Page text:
Re: Re: AAI Awards 2008
(From AAI website)
Aims of the AAI from 1896
â€œTo promote and afford facilities for the study of architecture and the allied sciences and arts, and to provide a medium of friendly communication between members and others interested in the progress of architecture.â€
From reading the above I would understand that the AAI’s aims are purely academic and whilst the RIAI awards are about the assesment and comparison of built works (ie the here and now) the AAI awards are an assesment and comparison of architectural ideas/theories primarily (ie the infinite) illustrated through the medium of buildings built during that calender year. Apologies for the philisophical jargon but I’m trying to draw a clear line between the two awards.
I personally feel that the AAI awards were hugely relevant during the “quiter” years up to the 80s and early 90s but seemed to then loose their way once the building boom of the late 90s kicked in. The AAI awards were a fantastic platform for projects, during that time, that due to economic shortcomings would have remained in the lower drawer of various architectural offices around the country. With the onset of the building boom in the mid 90s the challenge of “building” took its natural place to the fore amongst Irish architects and by its nature the AAI awards were not equipped for this with its policy of no site visits (just photos etc.) For this reason the RIAI awards became the true judge of architectural “built work” and remain so.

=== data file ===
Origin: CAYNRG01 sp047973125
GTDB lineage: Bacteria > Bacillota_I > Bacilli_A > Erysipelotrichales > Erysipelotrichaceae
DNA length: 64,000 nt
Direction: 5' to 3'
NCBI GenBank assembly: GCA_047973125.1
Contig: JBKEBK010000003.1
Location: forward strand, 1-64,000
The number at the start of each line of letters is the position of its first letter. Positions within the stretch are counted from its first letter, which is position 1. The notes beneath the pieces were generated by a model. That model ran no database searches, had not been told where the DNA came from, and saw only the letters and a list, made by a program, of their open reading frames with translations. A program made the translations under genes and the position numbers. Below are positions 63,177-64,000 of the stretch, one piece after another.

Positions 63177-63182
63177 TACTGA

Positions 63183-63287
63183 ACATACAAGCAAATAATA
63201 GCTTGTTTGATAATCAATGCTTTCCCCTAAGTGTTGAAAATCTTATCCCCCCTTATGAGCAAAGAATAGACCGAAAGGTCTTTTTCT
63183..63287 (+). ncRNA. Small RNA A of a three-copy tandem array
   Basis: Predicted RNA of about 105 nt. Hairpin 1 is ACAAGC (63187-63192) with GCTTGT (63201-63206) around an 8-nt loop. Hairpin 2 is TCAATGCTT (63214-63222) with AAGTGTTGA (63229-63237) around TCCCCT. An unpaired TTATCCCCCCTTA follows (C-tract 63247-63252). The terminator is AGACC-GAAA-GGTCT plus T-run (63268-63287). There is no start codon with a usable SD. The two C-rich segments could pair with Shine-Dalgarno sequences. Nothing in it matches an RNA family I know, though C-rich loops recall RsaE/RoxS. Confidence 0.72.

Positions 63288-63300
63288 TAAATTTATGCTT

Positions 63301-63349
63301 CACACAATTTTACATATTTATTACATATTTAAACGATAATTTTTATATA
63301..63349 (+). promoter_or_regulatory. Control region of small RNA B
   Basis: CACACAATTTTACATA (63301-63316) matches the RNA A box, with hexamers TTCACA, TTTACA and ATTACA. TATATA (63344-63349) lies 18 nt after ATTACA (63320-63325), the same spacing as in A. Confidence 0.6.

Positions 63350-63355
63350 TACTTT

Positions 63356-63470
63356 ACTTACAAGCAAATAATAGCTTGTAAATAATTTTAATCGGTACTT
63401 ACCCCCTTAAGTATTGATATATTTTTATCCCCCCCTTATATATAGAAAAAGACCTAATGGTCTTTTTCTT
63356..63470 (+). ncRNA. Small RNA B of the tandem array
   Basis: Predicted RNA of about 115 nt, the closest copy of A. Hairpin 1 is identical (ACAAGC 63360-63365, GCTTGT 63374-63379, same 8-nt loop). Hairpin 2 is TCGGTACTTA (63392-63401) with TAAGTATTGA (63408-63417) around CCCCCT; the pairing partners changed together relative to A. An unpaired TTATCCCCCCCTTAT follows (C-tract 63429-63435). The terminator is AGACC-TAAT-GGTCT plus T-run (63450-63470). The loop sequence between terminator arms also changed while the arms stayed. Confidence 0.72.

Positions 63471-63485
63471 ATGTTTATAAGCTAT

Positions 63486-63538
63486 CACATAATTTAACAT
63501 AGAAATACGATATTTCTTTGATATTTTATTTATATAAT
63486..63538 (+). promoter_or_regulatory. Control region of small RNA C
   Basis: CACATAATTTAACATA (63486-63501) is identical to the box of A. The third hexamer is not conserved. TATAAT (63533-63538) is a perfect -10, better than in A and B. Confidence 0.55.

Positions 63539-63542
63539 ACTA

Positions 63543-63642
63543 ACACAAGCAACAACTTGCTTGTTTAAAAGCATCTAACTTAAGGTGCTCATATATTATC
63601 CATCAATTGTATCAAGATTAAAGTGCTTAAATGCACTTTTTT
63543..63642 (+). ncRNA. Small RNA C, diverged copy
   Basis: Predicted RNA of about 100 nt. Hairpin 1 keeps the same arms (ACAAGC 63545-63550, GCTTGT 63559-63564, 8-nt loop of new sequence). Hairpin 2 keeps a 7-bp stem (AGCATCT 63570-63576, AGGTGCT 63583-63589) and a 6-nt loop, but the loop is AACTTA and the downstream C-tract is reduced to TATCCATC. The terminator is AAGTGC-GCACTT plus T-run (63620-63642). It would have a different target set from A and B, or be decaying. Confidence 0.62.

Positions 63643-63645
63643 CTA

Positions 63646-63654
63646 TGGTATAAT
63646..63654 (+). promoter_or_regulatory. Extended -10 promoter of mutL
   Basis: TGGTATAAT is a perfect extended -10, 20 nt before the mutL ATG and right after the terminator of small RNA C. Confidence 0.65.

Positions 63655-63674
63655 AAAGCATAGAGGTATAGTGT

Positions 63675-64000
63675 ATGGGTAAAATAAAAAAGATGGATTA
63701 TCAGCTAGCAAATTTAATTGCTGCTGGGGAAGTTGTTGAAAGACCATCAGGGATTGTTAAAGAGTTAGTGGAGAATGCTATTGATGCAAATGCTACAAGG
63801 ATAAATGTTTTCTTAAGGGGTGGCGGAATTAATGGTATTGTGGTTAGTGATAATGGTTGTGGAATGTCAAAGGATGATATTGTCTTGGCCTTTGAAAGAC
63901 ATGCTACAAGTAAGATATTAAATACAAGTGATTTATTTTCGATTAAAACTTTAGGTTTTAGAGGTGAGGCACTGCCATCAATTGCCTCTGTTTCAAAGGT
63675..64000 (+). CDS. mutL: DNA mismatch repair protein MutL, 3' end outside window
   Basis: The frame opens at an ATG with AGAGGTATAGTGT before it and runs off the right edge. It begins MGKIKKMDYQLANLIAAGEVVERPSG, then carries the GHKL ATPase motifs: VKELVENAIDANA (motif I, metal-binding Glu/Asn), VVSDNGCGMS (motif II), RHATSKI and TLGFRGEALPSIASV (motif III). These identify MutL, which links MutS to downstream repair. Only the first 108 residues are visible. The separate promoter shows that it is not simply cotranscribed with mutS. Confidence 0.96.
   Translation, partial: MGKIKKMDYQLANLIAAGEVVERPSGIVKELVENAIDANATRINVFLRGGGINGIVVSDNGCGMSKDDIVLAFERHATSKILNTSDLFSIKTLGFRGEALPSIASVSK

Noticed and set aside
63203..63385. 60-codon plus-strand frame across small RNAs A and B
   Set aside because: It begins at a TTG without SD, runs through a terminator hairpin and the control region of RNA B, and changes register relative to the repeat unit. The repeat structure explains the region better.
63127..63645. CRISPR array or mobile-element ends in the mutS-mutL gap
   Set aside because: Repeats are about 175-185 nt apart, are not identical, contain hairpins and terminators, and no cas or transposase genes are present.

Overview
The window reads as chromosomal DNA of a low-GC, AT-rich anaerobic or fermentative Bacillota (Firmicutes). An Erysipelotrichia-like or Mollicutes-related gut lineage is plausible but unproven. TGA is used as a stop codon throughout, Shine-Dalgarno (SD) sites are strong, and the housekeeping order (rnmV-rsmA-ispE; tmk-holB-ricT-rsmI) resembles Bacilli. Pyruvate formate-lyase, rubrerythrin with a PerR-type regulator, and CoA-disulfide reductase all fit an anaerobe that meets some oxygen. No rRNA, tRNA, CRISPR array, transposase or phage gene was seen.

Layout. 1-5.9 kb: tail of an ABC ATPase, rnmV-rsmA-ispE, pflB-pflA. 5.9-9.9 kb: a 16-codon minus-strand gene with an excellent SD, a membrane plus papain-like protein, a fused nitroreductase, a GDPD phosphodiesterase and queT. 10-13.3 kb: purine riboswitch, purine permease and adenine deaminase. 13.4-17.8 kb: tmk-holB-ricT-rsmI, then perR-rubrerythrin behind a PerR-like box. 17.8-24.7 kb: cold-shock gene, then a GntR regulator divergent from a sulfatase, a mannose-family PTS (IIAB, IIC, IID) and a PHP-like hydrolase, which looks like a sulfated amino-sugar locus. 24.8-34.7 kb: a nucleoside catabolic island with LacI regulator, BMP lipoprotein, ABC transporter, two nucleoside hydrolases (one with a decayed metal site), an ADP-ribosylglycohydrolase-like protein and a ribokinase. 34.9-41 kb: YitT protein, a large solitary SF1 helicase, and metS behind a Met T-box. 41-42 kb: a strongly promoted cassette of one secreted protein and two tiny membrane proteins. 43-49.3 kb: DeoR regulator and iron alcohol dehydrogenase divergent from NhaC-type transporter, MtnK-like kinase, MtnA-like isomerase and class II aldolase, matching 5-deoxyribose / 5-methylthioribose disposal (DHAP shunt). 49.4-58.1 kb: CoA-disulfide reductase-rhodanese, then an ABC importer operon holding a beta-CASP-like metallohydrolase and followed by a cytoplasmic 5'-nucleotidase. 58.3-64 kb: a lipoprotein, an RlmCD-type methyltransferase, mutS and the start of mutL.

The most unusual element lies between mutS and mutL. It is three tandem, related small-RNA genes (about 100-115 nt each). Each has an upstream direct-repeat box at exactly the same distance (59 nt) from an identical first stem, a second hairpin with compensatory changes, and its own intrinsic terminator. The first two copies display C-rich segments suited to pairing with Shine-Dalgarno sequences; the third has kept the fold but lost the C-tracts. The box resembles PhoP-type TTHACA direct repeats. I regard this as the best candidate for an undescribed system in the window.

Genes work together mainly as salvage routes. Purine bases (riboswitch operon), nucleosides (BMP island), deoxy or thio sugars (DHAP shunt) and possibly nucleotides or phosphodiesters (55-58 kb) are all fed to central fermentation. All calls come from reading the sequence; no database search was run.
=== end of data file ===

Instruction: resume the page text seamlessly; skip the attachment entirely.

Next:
I think there is an important place for the AAI awards as they are based on a very strong academic premise that allows for a huge variety of entrants. They should just realise that their strengths are the RIAI Awards weaknesses as I would welcome a return to ideas like “Making a Modern Street” or Tom de Paors “Garden in Cork”. It will take alot of bravery on the part of the AAI comittee to go back to the original spirit of the AAI awards but it would be very refreshing.